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#5917 incomplete
James MacAulay

[PATCH] ActiveRecord::Base#dup changed drastically in 3.0, should be brought back to 2.x behaviour

Reported by James MacAulay | November 4th, 2010 @ 04:15 PM

The problem comes from ticket #3164, which ended up as commit 6361d42.

Its concern was with AR::B#clone, but it had the side effect of giving dup almost exactly the same behaviour as clone, since both methods call initialize_copy as a hook in ruby.

As a result, these are the main changes to duped records in Rails 3.0:

  • new_record is set to true
  • dirty tracking is set so that all attributes with non-default values are considered changed

Because dup itself also has a custom implementation which duplicates the attributes hash after initialize_copy is called, the behaviour of clone to remove the primary key was not carried over to dup. This combination of things means that, for example, you can't save a dup of a persisted record:

    ActiveRecord::RecordNotUnique: Mysql::Error: Duplicate entry '2' for key 1: INSERT INTO `shops` ...

The error is raised because Active Record looks at new_record, sees that it's true, decides to use an INSERT instead of an UPDATE, and the INSERT tries to save a primary key which already exists.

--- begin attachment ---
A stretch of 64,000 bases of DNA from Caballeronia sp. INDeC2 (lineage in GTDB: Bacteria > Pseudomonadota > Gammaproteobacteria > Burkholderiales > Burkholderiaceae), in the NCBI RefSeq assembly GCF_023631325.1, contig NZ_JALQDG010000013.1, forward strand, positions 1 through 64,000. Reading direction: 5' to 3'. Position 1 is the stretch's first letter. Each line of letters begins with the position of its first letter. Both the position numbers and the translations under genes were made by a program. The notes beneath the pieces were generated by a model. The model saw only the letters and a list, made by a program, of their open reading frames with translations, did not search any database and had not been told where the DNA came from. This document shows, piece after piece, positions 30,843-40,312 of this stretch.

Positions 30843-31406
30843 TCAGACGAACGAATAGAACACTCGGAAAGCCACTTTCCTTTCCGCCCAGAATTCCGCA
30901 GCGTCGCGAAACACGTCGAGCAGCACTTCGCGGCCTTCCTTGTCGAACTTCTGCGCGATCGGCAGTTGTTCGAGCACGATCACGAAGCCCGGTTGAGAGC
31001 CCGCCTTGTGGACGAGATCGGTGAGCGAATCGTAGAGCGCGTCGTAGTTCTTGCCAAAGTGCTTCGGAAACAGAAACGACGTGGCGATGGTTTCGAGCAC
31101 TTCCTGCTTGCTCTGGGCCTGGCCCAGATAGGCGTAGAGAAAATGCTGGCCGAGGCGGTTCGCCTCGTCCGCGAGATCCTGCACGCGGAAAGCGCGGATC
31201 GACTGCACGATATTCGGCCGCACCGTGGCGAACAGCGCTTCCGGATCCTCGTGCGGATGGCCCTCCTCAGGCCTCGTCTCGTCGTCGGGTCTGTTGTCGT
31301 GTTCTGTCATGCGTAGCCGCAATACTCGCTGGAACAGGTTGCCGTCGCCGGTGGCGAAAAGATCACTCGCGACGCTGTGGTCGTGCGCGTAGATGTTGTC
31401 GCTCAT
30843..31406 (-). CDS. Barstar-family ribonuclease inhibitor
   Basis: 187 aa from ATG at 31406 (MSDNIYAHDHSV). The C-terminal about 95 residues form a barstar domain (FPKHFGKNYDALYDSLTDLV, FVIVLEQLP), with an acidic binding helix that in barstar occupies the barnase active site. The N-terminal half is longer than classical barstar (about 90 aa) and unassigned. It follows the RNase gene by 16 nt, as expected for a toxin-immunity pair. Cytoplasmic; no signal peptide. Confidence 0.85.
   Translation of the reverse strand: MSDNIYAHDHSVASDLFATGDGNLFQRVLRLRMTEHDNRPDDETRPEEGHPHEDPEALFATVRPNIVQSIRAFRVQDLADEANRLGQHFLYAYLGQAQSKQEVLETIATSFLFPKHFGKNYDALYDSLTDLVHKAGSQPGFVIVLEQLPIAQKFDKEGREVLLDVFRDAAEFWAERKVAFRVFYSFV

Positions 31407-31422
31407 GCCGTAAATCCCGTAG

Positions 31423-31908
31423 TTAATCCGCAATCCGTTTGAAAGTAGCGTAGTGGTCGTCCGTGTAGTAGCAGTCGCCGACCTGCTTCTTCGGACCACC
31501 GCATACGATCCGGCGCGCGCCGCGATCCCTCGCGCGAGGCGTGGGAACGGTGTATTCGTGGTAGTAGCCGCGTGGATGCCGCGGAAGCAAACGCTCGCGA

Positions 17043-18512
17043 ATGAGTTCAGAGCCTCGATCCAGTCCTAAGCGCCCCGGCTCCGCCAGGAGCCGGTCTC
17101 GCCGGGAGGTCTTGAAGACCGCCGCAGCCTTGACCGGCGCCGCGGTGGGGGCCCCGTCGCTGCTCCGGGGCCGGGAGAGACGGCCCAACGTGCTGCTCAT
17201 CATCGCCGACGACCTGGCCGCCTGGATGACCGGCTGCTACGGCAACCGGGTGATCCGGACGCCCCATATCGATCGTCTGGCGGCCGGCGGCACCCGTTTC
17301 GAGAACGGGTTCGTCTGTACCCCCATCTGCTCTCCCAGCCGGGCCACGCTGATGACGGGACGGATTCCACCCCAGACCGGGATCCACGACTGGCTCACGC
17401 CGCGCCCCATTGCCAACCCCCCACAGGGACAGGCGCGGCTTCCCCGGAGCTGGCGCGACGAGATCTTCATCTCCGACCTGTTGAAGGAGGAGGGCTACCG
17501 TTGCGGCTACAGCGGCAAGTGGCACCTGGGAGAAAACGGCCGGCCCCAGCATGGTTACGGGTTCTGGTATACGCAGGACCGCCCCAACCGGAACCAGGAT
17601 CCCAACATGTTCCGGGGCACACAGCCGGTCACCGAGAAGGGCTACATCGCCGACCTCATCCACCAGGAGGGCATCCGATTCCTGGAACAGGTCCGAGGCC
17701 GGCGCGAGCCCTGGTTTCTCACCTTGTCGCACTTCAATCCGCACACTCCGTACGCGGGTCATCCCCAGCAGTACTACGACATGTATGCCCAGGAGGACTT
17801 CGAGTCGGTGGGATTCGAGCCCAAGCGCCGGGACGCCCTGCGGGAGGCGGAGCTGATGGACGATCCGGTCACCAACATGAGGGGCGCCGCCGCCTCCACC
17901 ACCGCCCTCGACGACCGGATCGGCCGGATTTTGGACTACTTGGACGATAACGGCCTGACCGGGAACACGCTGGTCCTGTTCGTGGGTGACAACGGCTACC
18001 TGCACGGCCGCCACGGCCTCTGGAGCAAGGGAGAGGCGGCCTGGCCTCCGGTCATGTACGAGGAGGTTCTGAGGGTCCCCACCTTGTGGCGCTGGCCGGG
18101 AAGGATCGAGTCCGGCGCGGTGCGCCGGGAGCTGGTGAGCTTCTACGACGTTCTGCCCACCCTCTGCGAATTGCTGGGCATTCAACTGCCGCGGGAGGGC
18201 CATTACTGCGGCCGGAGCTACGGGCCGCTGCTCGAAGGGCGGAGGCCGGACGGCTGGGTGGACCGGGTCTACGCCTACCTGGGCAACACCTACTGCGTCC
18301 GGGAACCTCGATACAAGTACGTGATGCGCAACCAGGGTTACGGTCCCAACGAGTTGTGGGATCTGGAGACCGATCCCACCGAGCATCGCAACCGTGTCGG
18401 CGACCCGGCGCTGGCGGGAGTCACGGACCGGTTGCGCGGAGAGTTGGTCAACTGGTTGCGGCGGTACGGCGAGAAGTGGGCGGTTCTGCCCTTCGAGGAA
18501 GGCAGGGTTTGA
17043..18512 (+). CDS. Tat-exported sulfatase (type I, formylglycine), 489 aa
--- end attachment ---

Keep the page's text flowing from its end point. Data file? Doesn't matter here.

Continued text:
In Rails 2.x, clone was used to create copies intended to be saved as new records, while dup was a simpler operation which made a more direct (but still shallow) copy of the object. Both methods would remove the frozen state of the original.

Notes on the patch:

The provided patch brings dup back in line with its old behaviour, while maintaining the improvements made to clone which still seem to make sense. One minor improvement to clone was made as well, to set its previous_changes to an empty hash (since it doesn't make any sense for it to keep the hash from the original). Tests have been added both to establish new behaviour and clarify existing behaviour. Many of the dup tests were just copied from the clone tests with minor changes.

The weirdest aspect of the patch is that it checks RUBY_VERSION in a few places. This is ugly, I know. Basically I wanted people to still be able to override initialize_copy in the same way that the original ticket intended, while also providing different behaviour for clone and dup. I thought an initialize_dup method would be a good thing to have, and then found that ruby 1.9 already has it. (Ruby 1.9 will first look for initialize_clone or initialize_dup as appropriate, and only fall back to initialize_copy if the more specific hook is not implemented.) So the checks on RUBY_VERSION are there so that initialize_copy is run exactly once, followed by initialize_clone/initialize_dup exactly once, regardless of ruby version. If the checks weren't there, then one method or another would be called twice, dependent on ruby version.

I can think of a few alternate ways to handle this, by sacrificing a little bit of backwards compatibility and/or ruby version compatibility for the sake of cleaner code.

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